Nostalgia is a powerful weapon these days, and on the surface Space Jam: A New Legacy seems ideally poised to wield it better than perhaps any movie in recent memory. It’s the sequel to a beloved family film that hit theaters 25 summers ago, and has gone on to enjoy enduring popularity among audiences of a certain generation, even if it doesn’t hold up anywhere near as well as you might think.
On top of that, it’s a flashy and heavily effects-driven family film with plenty of garish visuals to appeal to the younger demographic, many of whom will have parents just as excited to see a new Space Jam as they are. Throw in the presence of LeBron James, one of the most recognizable marketable athletes on the planet, and it’s easy to see how those three boxes being ticked could combine for a big, fun summer blockbuster. The only problem is that A New Legacy is pretty terrible.
Given the constant comparisons made between James and his Space Jam predecessor that have been rumbling along in the background of the sporting discourse for almost two decades, you’d have thought the subtitle of the film would have been referring to the leading man, who follows His Airness as the latest multi-time MVP and championship winner to team up with Bugs Bunny and the rest of the Looney Tunes to win a basketball game with the fate of the universe at stake. Unfortunately, and more than a little terrifyingly, the only legacy on display is that of Warner Bros.
It doesn’t start out that way, though, but the family angle of the narrative is botched almost immediately. You see, King James encourages his son to follow in his daunting footsteps to play ball, but young Dom wants to continue developing his own video game and forego basketball camp for E3 gaming camp. His old man isn’t pleased about this, and can’t seem to understand in a conversation with his wife why the youngster wants to follow his own dreams instead of being pushed in the complete opposite direction by his father. It’s a strange way to establish the core family dynamic at the heart of the story, and nobody’s even bothered to tell Dom that the game he’s hedging his future on is pretty much NBA Jam, the arcade favorite that first arrived in 1993.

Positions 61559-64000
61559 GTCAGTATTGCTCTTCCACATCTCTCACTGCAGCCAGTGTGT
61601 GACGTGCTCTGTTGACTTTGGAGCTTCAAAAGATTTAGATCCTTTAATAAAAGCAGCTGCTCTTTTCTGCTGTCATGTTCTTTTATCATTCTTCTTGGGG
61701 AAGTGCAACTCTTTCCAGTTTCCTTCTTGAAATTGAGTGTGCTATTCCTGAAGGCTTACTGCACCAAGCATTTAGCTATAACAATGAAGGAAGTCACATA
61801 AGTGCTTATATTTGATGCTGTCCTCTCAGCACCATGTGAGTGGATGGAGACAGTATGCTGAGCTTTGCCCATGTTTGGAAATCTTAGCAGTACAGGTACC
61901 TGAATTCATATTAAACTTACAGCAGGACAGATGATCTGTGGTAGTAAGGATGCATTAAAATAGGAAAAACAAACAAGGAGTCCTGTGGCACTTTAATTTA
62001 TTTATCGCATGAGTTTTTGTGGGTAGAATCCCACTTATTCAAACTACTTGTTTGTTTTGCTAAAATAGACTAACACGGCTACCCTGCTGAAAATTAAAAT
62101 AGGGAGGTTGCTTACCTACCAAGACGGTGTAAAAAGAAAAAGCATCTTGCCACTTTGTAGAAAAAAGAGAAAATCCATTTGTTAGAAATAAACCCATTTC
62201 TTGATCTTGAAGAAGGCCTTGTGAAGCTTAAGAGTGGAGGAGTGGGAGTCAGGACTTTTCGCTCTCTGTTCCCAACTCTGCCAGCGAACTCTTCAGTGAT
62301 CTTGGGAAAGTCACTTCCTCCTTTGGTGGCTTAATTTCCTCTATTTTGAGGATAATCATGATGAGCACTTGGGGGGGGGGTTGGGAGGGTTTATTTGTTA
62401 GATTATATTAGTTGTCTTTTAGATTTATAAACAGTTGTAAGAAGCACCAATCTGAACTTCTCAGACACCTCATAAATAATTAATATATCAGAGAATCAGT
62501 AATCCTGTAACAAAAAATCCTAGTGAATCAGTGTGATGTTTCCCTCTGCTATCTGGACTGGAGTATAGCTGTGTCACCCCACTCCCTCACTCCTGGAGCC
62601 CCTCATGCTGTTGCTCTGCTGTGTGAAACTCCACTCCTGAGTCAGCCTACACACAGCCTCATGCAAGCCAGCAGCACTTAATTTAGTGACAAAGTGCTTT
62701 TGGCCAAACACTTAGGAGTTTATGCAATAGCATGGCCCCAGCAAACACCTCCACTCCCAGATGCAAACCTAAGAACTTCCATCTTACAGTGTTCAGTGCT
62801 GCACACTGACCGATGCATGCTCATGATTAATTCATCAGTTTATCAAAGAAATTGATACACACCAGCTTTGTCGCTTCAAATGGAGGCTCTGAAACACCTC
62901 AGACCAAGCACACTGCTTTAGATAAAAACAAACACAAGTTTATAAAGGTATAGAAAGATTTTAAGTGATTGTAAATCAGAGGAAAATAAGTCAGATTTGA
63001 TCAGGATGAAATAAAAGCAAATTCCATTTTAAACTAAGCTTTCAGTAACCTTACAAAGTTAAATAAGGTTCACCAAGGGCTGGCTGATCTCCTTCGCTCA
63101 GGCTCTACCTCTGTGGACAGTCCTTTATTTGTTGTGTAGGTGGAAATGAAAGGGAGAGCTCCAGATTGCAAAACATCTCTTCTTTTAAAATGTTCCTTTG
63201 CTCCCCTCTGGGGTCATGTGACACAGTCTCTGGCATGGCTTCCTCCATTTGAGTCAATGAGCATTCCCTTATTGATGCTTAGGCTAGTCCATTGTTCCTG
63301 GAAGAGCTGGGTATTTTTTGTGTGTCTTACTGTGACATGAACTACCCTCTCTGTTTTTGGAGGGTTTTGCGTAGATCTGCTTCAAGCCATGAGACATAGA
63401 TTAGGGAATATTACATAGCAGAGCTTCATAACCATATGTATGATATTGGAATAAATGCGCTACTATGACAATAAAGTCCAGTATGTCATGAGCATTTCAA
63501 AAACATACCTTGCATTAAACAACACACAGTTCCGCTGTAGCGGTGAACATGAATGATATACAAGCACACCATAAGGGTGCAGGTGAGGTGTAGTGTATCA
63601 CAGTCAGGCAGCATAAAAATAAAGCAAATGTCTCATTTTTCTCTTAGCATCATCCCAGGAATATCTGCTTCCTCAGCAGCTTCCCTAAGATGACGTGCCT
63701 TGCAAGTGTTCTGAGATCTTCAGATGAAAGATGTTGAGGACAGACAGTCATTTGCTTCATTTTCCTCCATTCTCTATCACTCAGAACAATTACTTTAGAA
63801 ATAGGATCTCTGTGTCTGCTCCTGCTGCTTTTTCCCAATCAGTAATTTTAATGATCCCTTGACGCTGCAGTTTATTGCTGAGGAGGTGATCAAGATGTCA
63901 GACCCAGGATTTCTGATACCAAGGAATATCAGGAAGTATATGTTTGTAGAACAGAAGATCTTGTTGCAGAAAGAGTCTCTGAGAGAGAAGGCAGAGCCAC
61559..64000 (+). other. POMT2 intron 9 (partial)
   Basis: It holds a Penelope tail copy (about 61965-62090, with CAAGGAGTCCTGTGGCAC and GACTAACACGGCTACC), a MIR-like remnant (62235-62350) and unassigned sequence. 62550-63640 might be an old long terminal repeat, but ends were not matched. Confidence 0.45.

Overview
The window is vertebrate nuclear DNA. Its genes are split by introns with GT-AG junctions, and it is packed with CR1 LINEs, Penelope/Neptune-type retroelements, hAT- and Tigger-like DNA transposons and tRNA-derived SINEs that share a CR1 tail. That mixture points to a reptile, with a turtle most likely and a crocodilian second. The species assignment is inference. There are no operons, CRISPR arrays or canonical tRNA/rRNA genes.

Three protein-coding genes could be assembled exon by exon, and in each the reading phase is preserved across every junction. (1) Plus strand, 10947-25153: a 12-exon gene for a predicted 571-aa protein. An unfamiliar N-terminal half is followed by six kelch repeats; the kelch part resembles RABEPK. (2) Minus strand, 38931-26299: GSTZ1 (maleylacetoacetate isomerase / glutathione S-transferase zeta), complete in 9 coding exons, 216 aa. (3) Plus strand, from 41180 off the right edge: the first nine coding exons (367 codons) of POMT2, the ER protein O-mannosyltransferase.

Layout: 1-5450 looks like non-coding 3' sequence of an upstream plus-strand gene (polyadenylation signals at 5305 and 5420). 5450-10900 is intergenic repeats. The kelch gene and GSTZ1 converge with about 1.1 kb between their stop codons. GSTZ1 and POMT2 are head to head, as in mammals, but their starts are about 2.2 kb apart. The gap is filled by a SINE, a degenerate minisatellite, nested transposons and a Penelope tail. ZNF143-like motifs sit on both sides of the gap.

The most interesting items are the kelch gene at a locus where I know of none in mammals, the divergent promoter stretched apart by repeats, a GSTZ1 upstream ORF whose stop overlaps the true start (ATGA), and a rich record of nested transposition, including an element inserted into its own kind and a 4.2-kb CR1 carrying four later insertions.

From there, we head to Warner Bros., where Steven Yeun and Sarah Silverman show up for five minutes and a paycheck as Warner Bros. executives, pitching LeBron with an algorithm that can airdrop him into any Warner Bros. property of his choosing, thanks to a sentient AI and a newfangled virtual world known as the Warner Bros. ServerVerse. You may have noticed the repeated use of the studio’s name in that previous sentence, which is in effect the very essence of Space Jam: A New Legacy. It wouldn’t be too harsh to call it a marketing exercise designed to brainwash audiences into shelling out for an HBO Max subscription, and it would probably even be fair to call it a WB circle jerk.